Mr. Sullivan contends, without citation, that the fact that the doors became "immobilized" when there were persons on the other side of the door constituted "an inherent defect in the design and/or function of the automatic functioning doors[.]" (Pl. Mem. at 7). He argues further that "[k]nowing that this condition existed, the Defendant should have provided warning signs or some other mechanism to inform patrons attempting to exit the store that the doors would become immobilized when patrons are on the other side." (Pl. Mem. at 8). These arguments are unpersuasive. The plaintiff has not established that Target failed to maintain its store in a reasonably safe manner, or that any dangers which may have existed were not open and obvious. Rather, according to the plaintiff himself, he knew how automatic doors operated, he knew that the door did not open as he had expected, and he nevertheless misused the automatic door by manually pushing through it into the vestibule. There is no liability on the part of Target.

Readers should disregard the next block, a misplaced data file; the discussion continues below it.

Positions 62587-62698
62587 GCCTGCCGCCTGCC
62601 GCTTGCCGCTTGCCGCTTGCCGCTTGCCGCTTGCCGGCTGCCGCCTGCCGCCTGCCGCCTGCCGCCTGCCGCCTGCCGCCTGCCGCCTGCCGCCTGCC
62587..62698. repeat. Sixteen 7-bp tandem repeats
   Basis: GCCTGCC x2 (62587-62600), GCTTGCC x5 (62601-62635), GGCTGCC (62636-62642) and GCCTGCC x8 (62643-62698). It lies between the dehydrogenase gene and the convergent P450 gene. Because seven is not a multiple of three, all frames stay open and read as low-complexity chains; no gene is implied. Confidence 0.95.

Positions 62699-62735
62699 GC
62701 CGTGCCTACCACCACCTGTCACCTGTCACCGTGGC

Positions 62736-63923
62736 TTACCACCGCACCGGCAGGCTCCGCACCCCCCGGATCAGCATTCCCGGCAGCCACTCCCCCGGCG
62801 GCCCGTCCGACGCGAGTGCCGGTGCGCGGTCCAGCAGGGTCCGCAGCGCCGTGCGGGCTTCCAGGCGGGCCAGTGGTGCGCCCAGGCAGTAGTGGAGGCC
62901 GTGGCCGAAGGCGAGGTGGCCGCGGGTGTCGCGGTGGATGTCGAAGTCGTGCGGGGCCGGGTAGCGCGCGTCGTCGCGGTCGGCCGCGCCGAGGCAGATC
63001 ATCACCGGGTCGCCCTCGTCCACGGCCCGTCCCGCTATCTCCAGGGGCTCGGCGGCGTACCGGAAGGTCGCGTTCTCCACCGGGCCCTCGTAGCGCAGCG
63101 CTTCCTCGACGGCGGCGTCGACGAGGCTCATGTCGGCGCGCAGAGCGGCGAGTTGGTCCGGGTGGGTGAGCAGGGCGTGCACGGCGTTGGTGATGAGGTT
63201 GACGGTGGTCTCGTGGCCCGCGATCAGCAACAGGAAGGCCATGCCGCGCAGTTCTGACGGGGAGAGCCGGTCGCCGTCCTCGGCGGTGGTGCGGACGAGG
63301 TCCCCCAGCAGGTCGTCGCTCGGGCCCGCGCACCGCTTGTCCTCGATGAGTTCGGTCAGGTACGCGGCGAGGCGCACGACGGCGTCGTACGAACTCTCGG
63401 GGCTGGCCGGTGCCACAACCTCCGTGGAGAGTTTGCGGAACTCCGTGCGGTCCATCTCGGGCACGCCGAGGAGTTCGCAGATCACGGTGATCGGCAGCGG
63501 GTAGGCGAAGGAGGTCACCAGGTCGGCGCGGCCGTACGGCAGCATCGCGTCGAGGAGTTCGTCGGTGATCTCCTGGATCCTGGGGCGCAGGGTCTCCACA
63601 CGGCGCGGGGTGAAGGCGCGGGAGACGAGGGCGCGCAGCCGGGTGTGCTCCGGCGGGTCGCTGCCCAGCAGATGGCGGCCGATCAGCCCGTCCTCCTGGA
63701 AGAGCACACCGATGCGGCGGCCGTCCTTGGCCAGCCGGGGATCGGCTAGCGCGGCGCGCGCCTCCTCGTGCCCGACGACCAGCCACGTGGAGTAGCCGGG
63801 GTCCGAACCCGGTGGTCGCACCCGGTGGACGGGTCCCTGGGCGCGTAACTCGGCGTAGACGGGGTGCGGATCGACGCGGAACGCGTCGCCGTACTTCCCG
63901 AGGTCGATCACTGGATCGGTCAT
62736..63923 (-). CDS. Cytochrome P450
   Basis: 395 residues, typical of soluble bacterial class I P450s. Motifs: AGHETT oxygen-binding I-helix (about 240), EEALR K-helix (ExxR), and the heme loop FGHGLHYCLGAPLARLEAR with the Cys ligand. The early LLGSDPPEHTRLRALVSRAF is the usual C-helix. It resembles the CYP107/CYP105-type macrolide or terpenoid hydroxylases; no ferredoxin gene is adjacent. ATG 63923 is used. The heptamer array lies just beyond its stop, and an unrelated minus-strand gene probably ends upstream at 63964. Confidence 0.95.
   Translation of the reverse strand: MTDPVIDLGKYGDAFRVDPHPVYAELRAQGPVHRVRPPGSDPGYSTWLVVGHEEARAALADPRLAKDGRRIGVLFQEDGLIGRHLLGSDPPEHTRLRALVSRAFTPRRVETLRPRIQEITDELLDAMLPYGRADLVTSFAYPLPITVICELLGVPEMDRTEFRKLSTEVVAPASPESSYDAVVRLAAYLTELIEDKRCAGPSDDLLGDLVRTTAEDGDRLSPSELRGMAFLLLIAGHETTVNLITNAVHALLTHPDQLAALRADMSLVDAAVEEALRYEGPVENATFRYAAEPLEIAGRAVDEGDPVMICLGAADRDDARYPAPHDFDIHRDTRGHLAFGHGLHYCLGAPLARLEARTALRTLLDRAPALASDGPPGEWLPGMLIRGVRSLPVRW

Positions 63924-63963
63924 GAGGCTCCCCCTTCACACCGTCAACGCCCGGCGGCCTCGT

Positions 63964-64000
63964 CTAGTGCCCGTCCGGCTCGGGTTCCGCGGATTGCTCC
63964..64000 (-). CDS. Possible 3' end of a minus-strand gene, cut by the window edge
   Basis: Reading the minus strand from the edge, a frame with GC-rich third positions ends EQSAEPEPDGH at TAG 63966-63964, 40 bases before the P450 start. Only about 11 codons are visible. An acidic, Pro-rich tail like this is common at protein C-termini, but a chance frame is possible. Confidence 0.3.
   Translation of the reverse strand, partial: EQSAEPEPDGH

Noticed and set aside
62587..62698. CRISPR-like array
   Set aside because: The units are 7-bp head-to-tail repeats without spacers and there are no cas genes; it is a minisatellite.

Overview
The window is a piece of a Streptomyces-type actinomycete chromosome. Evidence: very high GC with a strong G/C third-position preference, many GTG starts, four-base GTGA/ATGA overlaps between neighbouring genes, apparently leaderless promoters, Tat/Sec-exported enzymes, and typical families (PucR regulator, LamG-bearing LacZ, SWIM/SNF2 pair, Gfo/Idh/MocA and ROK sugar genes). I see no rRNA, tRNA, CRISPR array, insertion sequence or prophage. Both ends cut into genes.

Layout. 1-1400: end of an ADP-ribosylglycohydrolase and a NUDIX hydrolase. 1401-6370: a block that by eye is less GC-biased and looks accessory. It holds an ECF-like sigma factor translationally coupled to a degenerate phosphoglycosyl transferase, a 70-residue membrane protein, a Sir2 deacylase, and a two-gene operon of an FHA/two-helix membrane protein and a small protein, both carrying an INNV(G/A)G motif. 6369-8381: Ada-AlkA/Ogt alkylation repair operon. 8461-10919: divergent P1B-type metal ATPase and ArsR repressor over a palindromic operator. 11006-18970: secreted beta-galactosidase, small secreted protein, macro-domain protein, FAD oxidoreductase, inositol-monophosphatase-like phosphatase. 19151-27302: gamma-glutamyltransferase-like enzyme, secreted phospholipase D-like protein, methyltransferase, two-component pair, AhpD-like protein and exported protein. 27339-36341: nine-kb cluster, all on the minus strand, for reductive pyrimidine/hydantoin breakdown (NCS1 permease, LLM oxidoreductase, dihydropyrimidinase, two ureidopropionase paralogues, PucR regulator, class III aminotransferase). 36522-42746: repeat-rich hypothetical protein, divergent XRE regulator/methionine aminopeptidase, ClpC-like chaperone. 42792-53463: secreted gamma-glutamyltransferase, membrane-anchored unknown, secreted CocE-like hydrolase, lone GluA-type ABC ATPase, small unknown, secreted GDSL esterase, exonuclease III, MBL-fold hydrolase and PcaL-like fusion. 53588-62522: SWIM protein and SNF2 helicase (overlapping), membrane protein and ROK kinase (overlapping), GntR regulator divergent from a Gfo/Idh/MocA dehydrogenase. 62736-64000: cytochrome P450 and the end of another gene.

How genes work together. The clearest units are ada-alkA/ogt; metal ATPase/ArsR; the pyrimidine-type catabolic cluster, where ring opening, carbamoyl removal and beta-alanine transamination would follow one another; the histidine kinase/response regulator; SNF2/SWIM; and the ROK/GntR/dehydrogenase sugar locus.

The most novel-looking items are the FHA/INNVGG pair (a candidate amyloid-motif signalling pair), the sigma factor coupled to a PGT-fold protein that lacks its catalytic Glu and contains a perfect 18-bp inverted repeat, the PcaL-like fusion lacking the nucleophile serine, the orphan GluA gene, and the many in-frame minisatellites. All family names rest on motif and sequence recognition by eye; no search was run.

The uncontradicted evidence establishes that the automatic doors functioned as designed, and in accordance with industry standards. Thus, the doors were designed and operated so that they would not swing open and hit people standing on the other side of the door. Moreover, the sensors that prevented the doors from opening also stopped people from going through the doors and hitting others within the safety zone located on the other side. The plaintiff has cited no cases, and none have been found, where an automatic door, operating as expected, created a dangerous situation warranting a warning or other intervention by the property owner. Automatic doors "are ubiquitous, affording the public safe ingress and egress to countless facilities on a daily basis." Pritchard, 2011 WL 309662, at *4 (quoting Landmark Hotel & Casino, Inc. v. Moore, 104 Nev. 297, 301, 757 P.2d 361, 364 (Nev. 1988)) (per curiam). Consequently, "when automatic doors operate as expected, they present an open and obvious danger, foreclosing recovery on negligence claims." Mann v. Tractor Supply Co., No. 2:08-cv-569, 2010 WL 1856312, *2-3 (S.D. Ohio, May 10, 2010) (because evidence could support a finding that door did not operate as expected, summary judgment denied) (and cases cited). See also Abelleria v. Door Control, Inc., No. 2262010CV00159, 2012 WL 9496066, at *3 (N.H. Super. June 1, 2012) (courts have consistently held "that the danger presented by a properly functioning automatic door is open and obvious" so there is no duty to warn that door will close automatically), and cases cited. "An automatic door is not such a modern invention or unusual occurrence that it would take a person of average intelligence by surprise." Cassani v. Meijer, Inc., No. 240486, 2003 WL 1365919, at *3 (Mich. Ct. App. Mar. 18, 2003) (summary judgment in favor of defendant store where plaintiff bent over in front of door and was struck when it opened automatically as designed).